A spokeswoman for Alameda County said it was working with the company to avoid further escalation.
Treasury Secretary Steven Mnuchin told CNBC he agrees with Musk on the need to reopen. “He’s one of the biggest employers and manufacturers in California, and California should prioritize doing whatever they need to do to solve those health issues so that he can open quickly and safely,” he said in an interview.
Texas Gov. Greg Abbott (R) chimed in on Twitter as well, sharing a story from CNBC that reports Musk could save “billions of dollars in taxes over time if he moves his company and his home to Nevada or Texas.”
There’s been a steep decline in electricity prices in the United States, Europe and parts of Asia.
“Closures of office blocks, shops and factories have throttled power demand, dwarfing the amount of electricity required to work from home,” the Wall Street Journal reports. “Globally, the International Energy Agency expects the biggest decline in electricity consumption since the Great Depression. It is as if Germany and France were both turned off for the year.”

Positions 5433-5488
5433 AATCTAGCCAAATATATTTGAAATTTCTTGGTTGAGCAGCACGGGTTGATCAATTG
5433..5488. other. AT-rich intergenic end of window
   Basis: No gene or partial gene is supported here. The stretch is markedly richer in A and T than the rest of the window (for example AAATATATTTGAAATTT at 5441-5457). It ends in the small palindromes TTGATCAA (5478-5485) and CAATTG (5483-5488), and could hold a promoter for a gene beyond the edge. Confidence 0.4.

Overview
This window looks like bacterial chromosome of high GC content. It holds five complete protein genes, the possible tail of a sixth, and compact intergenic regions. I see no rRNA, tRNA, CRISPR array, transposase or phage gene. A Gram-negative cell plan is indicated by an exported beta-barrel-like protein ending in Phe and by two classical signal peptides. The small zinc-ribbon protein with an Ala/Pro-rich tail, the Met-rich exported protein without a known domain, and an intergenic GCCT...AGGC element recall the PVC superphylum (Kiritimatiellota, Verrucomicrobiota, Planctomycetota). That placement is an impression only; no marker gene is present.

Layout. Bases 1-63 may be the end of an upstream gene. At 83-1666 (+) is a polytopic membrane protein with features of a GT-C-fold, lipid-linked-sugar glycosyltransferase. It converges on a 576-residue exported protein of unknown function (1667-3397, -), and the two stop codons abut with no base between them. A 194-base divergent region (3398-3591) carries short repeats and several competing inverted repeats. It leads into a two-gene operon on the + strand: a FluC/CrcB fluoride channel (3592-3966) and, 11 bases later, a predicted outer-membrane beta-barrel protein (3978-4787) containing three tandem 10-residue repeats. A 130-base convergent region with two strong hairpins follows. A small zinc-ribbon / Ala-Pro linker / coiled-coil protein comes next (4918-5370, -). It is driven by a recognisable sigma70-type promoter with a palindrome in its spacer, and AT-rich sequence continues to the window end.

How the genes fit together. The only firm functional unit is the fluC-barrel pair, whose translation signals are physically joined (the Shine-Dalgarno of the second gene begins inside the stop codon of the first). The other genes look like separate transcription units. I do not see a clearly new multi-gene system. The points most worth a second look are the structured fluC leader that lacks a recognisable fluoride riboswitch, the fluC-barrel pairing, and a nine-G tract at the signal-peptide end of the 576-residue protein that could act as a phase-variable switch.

Chesapeake Energy, in trouble even before the oil price crash, warns its future is in question.
The company, once one of the biggest companies in the U.S. fracking boom, said it has hired advisers to “explore options including bankruptcy and raised doubt about its ability to remain a going concern as it reported a first-quarter loss of about $8.3 billion, compared with a loss of $21 million during the same period a year earlier,” the Wall Street Journal reports. “Chesapeake is among dozens of U.S. shale firms facing possible bankruptcy. At a U.S. benchmark oil price of around $20 a barrel, analytics firm Rystad Energy expects some 140 U.S. oil-and-gas companies to file for bankruptcy protection this year.”